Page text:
“I’m passionate about this, as you can tell,” said Christine Nurnberger towards the end of our recent telephone conversation. She has strong opinions too, on everything from the marketing stack to the roles of sales and creative. Currently CMO of Bottomline Technologies, formerly a marketing executive at SunGard and Infor, Nurnberger is deeply invested in leveraging data, analytics, and the supporting tech solutions, to confront marketing challenges.
Here’s what she says about the importance of analytics: “It takes people’s opinions and creativity off the table, so that we can have a scientific, data-driven discussion.” And on creative generally: “I hate creative for creative’s sake. I’m tired of seeing photographs of a man looking over a woman’s shoulder as she sits at a screen. If creative isn’t advancing the objective, just take it out.” (She does acknowledge that good creative can “break through the noise”–like the Zombie Apocalypse campaign for Sungard’s disaster recovery service.)
Not so much just a breath of fresh air, as a brisk wind of data-driven efficiency blowing through the marketing corridors. But fear not: Nurnberger recognizes the importance of the human touch, within a scientific context. It’s necessary, she says, to look at data through the lens of business objectives. “That’s where the role of marketing operations and analytics is really important,” she told me. “When I look at the data, I’m looking at specific trends–metrics for each campaign and for each tactic. You do need to understand business objectives. But you also need to have the right skill-sets on your team.”
Charged at Bottomline with building out a centralized marketing engine, and shifting marketing from a cost to a profit center, what kind of team is she developing? Data scientists? “You know, I haven’t had to look for folks with a data science background,” she said, “but people who are expert at their craft. It’s rare to find someone who knows the business or the technology side, but it’s becoming less difficult.” Vendors like Eloqua, Marketo, and the Pedowitz Group are playing an educational role in the field.
As for Nurnberger herself: “I had a fantastic mentor when I was just 23 or 24 years old at IMLogic, which became part of Symantec. We were early adopters of Salesforce.com, and customized it to the nth degree to get the marketing performance statistics we needed.”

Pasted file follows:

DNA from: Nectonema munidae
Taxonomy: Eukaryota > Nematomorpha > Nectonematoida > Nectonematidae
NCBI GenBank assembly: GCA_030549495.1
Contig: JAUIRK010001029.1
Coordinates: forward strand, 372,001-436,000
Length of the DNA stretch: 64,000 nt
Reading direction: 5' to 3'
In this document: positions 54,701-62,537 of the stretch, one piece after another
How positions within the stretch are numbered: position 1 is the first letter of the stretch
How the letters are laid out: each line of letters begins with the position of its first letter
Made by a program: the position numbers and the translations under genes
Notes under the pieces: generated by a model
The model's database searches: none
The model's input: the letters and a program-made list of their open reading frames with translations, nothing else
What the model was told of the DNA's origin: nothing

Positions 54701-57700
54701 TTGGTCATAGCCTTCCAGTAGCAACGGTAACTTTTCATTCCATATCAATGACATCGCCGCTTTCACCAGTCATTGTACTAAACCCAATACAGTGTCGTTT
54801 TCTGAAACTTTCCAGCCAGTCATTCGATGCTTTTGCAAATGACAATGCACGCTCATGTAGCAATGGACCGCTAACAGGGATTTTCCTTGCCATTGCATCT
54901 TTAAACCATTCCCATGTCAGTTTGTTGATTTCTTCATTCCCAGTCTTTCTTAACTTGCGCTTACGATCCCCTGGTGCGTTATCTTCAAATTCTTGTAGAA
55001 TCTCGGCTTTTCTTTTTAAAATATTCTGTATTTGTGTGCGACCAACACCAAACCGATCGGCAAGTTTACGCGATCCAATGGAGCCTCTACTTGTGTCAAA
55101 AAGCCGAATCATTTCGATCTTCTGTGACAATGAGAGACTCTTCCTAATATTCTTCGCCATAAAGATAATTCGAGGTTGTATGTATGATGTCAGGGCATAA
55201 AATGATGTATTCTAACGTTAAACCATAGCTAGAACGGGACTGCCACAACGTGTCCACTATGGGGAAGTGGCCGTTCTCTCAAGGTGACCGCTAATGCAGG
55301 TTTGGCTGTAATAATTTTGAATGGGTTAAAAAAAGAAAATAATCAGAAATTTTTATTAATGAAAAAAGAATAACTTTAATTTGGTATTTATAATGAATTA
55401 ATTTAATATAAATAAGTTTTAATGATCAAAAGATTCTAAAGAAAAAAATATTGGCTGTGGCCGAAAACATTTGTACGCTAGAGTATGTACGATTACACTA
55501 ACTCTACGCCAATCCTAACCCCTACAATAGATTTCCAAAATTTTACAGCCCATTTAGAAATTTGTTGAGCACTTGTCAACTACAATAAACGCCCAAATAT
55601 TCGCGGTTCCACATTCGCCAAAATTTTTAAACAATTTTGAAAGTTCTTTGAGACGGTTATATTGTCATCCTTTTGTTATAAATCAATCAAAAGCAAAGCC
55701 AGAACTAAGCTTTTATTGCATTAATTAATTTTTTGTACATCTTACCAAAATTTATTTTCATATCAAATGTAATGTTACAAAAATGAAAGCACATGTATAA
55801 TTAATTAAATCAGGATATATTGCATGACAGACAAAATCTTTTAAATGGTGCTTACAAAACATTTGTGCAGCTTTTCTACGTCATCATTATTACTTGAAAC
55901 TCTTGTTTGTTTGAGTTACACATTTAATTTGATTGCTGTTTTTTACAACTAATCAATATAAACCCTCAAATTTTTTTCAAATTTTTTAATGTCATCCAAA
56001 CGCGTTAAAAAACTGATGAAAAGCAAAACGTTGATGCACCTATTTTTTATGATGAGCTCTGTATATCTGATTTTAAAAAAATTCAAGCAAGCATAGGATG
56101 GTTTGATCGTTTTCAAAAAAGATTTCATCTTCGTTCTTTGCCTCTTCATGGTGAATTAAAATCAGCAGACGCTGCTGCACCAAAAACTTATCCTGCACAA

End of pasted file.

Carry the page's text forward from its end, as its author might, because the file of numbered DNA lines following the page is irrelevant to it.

Salesforce remains, for Nurnberger, the backbone to managing customer lifecycle, but she also regards marketing automation software from Marketo as “absolutely key” to her marketing stack. She signed a contract to bring Marketo to Bottomline almost as soon as she joined. Choice of tools, she told me, depends partly on the maturity of the organization, and partly on the internal IT eco-system: “Marketo is little dependent on IT.” There are businesses out there which acquire lots of new technologies, but don’t use them effectively, she said, although: “I love looking at all the latest technologies.”
Among those which have recently caught her eye are Engagio, an account-based marketing platform; Lattice Engines, which brings a predictive component to lead scoring; and Hubspot for inbound marketing and social media. Her approach is to be “nimble” in the evaluation of new tools, keeping testing “very contained and very measurable.” She might run a pilot, for example, against a very small test group–something like the top fifty prospects.
At an organizational level, Nurnberger is working to better align marketing with sales through shared quotas. The aligned objective is a direct contribution to pipeline and revenue: “It takes a lot of the typical friction off the table,” she said, “if you own the numbers with them.”
Bottomline Technologies has many customers in the banking industry (15 of the top 25 global banks, and 400 commercial and business banks, according to current website statistics); and banks, Nurnberger says, can be laggards when it comes to digital marketing. She’s not only building the marketing engine for Bottomline, but also helping clients develop platforms to become better digital marketers. In a world where traditional industries can be disrupted by entrants like Uber, Nurneberger says, established businesses “have to become more digitally competitive.”
In Nurnberger, data-driven marketing has a robust advocate.